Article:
Yes, and they're cherry-picked paragraphs. Reading the entire article, and even better the article on fair use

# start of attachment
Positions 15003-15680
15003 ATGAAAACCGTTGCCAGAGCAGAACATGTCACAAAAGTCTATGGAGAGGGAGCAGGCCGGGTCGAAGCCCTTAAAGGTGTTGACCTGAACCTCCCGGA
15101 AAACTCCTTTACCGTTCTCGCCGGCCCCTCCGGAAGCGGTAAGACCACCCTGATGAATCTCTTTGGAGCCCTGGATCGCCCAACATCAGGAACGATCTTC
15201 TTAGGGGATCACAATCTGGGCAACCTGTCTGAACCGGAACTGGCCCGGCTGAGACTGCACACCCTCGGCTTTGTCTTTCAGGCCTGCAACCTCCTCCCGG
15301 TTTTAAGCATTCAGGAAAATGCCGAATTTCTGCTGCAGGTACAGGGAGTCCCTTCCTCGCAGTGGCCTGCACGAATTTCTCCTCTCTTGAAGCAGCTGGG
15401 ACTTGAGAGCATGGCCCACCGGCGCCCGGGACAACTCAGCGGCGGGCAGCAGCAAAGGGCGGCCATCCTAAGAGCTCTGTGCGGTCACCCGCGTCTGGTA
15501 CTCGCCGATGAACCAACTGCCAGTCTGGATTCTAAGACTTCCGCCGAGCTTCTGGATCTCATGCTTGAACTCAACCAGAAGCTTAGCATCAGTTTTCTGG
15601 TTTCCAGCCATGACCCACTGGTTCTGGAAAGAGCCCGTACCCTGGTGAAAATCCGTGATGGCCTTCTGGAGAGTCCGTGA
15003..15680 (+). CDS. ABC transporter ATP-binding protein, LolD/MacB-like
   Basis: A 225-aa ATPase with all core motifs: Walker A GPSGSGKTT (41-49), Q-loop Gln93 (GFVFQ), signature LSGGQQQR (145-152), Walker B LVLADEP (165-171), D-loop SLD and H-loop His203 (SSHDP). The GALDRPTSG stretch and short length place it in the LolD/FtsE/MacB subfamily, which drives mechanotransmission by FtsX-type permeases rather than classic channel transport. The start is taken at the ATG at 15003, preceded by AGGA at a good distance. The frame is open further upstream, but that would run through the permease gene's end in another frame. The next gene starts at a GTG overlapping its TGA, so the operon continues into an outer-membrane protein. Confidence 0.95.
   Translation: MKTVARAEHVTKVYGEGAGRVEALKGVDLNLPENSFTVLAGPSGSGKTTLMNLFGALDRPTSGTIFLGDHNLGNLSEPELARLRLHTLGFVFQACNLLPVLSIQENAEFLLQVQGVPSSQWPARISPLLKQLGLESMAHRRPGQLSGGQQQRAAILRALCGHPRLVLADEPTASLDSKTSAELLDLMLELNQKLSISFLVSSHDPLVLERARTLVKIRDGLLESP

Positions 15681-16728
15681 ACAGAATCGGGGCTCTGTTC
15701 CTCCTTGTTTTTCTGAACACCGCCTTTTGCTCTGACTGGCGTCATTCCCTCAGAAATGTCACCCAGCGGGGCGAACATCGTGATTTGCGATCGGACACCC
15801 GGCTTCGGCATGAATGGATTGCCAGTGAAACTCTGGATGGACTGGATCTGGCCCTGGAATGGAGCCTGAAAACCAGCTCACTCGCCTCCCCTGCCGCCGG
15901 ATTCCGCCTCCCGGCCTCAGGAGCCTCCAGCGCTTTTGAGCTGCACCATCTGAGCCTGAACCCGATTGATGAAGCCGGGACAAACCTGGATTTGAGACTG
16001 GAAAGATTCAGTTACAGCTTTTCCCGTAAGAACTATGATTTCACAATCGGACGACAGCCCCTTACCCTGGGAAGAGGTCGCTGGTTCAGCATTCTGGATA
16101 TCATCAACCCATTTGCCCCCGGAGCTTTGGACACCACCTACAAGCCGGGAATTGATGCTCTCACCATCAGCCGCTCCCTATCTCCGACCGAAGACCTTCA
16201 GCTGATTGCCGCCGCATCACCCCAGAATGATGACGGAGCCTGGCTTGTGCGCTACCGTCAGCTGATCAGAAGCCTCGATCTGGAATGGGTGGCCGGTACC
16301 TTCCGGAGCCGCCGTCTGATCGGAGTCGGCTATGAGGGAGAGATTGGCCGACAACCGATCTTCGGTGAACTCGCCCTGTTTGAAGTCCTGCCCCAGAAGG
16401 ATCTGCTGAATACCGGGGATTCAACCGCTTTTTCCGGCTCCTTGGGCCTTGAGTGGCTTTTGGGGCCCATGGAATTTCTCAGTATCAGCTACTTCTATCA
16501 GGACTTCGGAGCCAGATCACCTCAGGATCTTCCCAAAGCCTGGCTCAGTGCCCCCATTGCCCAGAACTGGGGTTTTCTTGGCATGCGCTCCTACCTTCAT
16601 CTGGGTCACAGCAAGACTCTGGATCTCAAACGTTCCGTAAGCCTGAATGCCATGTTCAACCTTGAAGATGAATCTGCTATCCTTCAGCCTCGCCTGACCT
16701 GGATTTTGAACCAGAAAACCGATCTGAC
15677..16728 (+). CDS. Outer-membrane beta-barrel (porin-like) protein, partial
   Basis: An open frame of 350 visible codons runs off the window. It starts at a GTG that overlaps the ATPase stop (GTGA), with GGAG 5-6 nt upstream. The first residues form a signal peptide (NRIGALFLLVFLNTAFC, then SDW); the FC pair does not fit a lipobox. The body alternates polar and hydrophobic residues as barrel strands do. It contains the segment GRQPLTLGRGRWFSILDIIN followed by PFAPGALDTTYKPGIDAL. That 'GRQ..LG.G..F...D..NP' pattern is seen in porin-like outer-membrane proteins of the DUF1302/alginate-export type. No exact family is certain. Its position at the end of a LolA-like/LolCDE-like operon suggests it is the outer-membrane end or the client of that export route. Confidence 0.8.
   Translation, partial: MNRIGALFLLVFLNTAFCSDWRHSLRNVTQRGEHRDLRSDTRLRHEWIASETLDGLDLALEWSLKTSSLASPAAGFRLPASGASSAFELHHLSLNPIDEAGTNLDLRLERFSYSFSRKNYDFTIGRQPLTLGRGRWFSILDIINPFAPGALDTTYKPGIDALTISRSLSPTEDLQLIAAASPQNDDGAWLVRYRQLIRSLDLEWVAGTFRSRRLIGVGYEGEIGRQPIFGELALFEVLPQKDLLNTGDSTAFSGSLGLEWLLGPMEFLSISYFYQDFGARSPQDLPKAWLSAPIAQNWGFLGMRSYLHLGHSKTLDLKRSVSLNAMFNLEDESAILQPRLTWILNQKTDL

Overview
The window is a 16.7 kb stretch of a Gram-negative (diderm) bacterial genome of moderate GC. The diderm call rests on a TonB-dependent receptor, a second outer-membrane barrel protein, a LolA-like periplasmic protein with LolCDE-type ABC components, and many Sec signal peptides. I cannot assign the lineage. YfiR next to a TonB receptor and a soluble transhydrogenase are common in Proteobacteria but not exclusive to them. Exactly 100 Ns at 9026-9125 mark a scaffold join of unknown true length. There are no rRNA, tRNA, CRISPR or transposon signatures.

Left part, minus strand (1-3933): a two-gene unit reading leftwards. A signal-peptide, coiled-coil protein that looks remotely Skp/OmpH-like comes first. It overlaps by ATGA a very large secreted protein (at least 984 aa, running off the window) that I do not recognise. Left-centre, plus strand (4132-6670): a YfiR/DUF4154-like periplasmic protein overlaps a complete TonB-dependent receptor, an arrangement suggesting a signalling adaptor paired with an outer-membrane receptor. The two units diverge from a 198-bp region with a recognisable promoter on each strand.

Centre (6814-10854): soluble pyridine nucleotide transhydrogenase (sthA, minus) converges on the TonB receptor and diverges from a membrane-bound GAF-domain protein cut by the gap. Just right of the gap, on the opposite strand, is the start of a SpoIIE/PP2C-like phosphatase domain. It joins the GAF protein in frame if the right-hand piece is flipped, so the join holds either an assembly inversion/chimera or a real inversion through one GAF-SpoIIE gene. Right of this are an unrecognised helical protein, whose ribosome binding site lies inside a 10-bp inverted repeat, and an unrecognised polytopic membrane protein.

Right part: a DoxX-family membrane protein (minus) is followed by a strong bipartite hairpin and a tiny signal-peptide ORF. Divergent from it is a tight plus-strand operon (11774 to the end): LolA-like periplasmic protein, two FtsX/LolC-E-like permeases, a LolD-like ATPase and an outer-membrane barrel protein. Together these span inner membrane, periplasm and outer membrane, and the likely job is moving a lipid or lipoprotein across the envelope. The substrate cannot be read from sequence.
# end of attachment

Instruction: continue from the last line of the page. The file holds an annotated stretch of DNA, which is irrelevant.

itself, or even better than that by researching some of the more notorious cases of recent decades actually makes clear how limited the fair use rule is - it's an affirmative defense in court, not a recognized legal "right" as that article itself notes. Fans who want to justify this stuff harp on one part of the four part test usually applied in court - the part concerning money - as if their disinterest in or inability to turn a buck off of what they do effectively protects them. It does not - fan fiction is tolerated, like many other forms of piracy now, not protected.